# Charged cylinders

1. Sep 10, 2009

### fluidistic

1. The problem statement, all variables and given/known data
2 long cylinders with radius $$a$$ and $$b$$ $$(a<b)$$ have a charge density by unit of length worth $$- \lambda$$ and $$\lambda$$ respectively.
Use Gauss's law to find the electric field in every point of the space.
Find the potential in all points of the space, assuming that the potential is worth $$V_b$$ over the cylinder with radius $$b$$.

2. The attempt at a solution
I believe that the electric field inside both cylinders is null.
For any point $$r$$ such that $$a<r<b$$, I believe that only the cylinder with radius $$a$$ contributes to the electric field. I get that $$E=-\frac{2 \lambda k}{r}$$ using Gauss's law.

And outside both cylinder, $$E$$ is determined by both cylinders, so $$E=-\frac{2 \lambda k}{b+R}+\frac{2 \lambda k}{R}$$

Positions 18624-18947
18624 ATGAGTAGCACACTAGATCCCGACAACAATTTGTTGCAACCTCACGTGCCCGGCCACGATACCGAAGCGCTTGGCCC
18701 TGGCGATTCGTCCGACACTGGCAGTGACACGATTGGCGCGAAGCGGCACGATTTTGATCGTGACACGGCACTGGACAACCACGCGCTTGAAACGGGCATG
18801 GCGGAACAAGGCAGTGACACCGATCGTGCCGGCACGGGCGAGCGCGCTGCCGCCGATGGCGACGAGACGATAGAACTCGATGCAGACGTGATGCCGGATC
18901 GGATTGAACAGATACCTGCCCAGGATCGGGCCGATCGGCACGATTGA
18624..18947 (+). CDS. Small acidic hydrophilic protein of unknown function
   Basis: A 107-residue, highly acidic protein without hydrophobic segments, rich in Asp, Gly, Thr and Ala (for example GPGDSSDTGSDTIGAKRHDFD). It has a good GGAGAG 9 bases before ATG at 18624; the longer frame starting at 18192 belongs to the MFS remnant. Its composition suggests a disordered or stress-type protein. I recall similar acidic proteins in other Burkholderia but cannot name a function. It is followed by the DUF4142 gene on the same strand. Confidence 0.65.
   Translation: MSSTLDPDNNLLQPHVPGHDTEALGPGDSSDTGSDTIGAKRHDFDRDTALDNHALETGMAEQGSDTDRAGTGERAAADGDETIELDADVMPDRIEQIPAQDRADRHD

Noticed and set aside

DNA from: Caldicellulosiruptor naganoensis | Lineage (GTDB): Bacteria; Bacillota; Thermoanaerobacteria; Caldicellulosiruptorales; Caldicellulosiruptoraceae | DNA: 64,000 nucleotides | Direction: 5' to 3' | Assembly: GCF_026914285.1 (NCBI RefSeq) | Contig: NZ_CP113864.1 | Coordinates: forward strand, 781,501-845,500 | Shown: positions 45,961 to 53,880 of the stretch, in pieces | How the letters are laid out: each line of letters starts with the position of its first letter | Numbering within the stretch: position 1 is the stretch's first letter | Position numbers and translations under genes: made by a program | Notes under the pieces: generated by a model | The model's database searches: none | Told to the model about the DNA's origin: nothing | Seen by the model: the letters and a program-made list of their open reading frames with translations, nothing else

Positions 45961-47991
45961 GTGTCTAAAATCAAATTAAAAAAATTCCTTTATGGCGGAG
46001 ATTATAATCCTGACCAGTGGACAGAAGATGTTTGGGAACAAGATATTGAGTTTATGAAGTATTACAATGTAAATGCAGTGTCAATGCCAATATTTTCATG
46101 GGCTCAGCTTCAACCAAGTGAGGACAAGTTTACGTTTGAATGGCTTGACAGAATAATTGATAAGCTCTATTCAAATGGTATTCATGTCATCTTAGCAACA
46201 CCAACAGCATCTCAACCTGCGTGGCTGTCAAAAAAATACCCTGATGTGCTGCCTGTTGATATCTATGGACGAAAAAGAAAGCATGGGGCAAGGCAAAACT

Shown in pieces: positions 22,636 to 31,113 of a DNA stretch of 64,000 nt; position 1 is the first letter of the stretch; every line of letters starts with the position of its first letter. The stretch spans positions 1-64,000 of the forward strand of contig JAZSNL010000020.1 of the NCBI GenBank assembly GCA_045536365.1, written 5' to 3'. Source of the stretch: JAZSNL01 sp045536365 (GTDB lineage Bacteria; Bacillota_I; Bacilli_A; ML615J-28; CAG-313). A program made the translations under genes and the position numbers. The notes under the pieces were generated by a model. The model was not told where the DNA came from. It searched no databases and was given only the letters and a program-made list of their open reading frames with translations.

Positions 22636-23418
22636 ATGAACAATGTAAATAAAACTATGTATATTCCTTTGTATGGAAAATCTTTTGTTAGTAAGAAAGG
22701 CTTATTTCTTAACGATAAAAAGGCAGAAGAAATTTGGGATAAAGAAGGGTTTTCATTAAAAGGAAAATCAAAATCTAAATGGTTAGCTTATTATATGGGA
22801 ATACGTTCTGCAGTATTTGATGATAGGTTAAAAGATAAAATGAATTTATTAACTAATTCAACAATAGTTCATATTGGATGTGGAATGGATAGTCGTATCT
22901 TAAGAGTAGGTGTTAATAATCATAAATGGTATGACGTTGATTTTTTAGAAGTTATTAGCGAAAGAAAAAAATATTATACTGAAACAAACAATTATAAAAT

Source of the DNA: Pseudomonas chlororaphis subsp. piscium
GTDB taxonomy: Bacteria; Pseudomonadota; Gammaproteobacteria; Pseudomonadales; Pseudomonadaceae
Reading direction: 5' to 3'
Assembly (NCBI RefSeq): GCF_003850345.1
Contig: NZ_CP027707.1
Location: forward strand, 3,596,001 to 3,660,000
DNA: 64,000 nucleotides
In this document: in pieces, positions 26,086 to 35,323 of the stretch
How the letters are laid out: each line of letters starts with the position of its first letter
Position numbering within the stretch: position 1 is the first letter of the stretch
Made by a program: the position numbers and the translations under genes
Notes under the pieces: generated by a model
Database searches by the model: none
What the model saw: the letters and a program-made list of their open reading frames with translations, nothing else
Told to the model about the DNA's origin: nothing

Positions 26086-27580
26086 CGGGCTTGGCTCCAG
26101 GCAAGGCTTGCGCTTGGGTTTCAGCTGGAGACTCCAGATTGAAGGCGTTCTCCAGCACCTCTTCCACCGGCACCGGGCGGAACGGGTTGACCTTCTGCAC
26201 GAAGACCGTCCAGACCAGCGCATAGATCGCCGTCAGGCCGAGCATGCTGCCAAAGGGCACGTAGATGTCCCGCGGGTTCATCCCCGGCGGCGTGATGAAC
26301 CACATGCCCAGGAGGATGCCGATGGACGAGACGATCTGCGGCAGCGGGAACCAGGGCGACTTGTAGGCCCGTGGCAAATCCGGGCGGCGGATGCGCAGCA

I know I'm completely wrong. I remember a helper at university saying that outside both cylinders, the electric field is null. He also said that the situation is not the one of a capacitor... I don't know why.
I really need help... Thanks in advance!

2. Sep 10, 2009

### mukundpa

What is R and b + R ?

3. Sep 10, 2009

### fluidistic

First : thanks for helping me!
Second : Sorry, I should have mentioned it : R would be the distance from the surface of the biggest cylinder to any point outside both cylinders.
b is the radius of the biggest cylinder, hence b+R is the distance from the center of both cylinders to any point outside them.

Do you understand what I'm saying? (Sorry for my English)

4. Sep 10, 2009

### mukundpa

But in the formula r is the distance from axis of the charge system. Actually this is the radius of Gaussian cylinder (virtual closed surface) considered coaxially to find field at distance r from axis.

5. Sep 10, 2009

### fluidistic

Right.
I don't see the inconstancy. R is not r.

6. Sep 10, 2009

### mukundpa

As the distance r of the point (at which we find field outside both cylinders) is taken from the axis of the system it is same for both cylinders

7. Sep 10, 2009

### fluidistic

Ah you're right. I see my error! So indeed the electric field outside both cylinders is 0.
Was I right when I wrote $$E=-\frac{2 \lambda k}{r}$$ inside the biggest cylinder but outside the smaller one?

Thank you very much for all!